The City Council voted last night to continue fighting a 17-year-old battle for the survival of the Mount Soledad Cross in La Jolla, at least for the next few weeks.
By a vote of 5-3, the council decided to appeal two recent decisions handed down by judges against the constitutionality of the 30-foot-tall concrete cross, which stands at the center of a war memorial atop Mount Soledad.
U.S. District Judge Gordon Thompson, Jr. ruled earlier this month that the cross must be removed from city property or the court will begin fining the city $5,000 for every day the cross remains standing on public land.
Last July, San Diego voters passed Proposition A, which sought to transfer the cross and the land it sits on to the federal government. But San Diego Superior Court Judge Patricia Yim Cowett stymied hopes of moving the cross to federal land when she ruled, two months later, that Proposition A was unconstitutional and therefore null and void.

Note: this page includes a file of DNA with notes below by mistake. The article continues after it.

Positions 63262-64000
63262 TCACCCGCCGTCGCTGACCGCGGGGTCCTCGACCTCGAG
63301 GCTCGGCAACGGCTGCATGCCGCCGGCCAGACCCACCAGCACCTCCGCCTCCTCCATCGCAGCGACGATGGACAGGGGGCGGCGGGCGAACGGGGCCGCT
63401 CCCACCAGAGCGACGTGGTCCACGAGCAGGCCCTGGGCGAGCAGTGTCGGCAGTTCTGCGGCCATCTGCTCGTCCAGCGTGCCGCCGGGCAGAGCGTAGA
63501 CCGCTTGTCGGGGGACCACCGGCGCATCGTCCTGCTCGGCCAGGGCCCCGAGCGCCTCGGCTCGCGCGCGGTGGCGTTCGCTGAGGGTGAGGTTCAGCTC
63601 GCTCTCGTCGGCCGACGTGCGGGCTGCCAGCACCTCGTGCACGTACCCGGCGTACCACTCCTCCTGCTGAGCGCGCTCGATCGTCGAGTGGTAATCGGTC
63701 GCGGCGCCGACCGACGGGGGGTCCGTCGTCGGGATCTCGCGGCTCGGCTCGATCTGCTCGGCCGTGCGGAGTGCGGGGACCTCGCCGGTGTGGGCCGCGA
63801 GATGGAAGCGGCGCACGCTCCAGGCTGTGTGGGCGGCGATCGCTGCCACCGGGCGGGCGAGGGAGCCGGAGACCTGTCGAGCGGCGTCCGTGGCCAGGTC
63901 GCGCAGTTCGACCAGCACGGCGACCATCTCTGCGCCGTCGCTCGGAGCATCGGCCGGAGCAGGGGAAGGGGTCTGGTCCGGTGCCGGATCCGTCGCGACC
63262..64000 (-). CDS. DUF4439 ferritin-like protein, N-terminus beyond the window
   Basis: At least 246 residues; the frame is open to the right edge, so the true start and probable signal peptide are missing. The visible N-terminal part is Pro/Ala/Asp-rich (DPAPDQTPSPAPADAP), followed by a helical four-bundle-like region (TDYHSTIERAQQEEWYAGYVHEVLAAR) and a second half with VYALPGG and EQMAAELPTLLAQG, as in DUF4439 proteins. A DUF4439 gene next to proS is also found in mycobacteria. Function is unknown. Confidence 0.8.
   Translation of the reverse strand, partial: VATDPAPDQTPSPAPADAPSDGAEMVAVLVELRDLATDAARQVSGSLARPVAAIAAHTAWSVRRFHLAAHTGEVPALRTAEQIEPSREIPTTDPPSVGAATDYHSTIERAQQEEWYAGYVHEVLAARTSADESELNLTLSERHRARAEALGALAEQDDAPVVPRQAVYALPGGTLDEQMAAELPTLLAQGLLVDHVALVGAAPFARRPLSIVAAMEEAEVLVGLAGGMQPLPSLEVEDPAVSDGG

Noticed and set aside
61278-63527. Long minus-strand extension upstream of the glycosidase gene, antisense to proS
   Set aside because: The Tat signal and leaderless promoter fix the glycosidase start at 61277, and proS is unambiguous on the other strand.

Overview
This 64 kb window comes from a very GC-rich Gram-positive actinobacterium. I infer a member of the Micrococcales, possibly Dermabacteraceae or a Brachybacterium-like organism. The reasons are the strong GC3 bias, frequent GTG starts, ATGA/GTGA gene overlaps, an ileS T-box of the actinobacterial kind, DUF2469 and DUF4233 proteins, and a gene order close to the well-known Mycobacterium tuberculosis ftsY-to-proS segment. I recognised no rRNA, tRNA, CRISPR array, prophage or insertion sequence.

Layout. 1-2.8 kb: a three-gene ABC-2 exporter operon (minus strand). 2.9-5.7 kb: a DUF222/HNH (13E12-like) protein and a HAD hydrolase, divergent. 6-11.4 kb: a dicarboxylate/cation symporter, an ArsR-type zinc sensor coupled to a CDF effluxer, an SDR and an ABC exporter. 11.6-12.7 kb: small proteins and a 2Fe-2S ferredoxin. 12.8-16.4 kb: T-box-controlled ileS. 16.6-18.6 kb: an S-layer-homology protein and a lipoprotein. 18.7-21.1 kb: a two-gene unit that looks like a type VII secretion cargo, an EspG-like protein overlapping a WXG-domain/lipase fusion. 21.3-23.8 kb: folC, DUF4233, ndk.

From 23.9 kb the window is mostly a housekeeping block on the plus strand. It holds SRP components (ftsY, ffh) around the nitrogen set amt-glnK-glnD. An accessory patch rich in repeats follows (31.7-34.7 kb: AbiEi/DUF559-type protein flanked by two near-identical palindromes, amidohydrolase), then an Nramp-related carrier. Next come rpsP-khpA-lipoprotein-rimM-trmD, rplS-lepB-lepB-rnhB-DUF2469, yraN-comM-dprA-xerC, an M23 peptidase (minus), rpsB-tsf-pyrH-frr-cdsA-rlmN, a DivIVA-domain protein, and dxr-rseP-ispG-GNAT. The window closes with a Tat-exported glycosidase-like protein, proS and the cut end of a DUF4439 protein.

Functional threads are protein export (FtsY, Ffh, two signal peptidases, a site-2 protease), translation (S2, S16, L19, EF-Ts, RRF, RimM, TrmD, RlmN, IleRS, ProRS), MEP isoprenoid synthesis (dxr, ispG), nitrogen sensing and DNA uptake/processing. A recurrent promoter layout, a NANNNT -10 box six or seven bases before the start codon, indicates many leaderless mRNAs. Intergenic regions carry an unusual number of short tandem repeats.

Tuesday night the council decided to continue in its efforts to save the cross as it is and where it is, a battle the city has waged since the original complaint was made against the cross in 1991. That lawsuit was made by Phillip Paulson, who is an atheist and contends that it’s unconstitutional to house the religious symbol on city-owned land.
The motion passed by the council was recommended by Mayor Jerry Sanders. He asked the council to appeal both decisions and to ask for a stay of Thompson’s decision. A stay essentially buys the city more time to pursue its legal appeals without being subjected to the $5,000-a-day fines.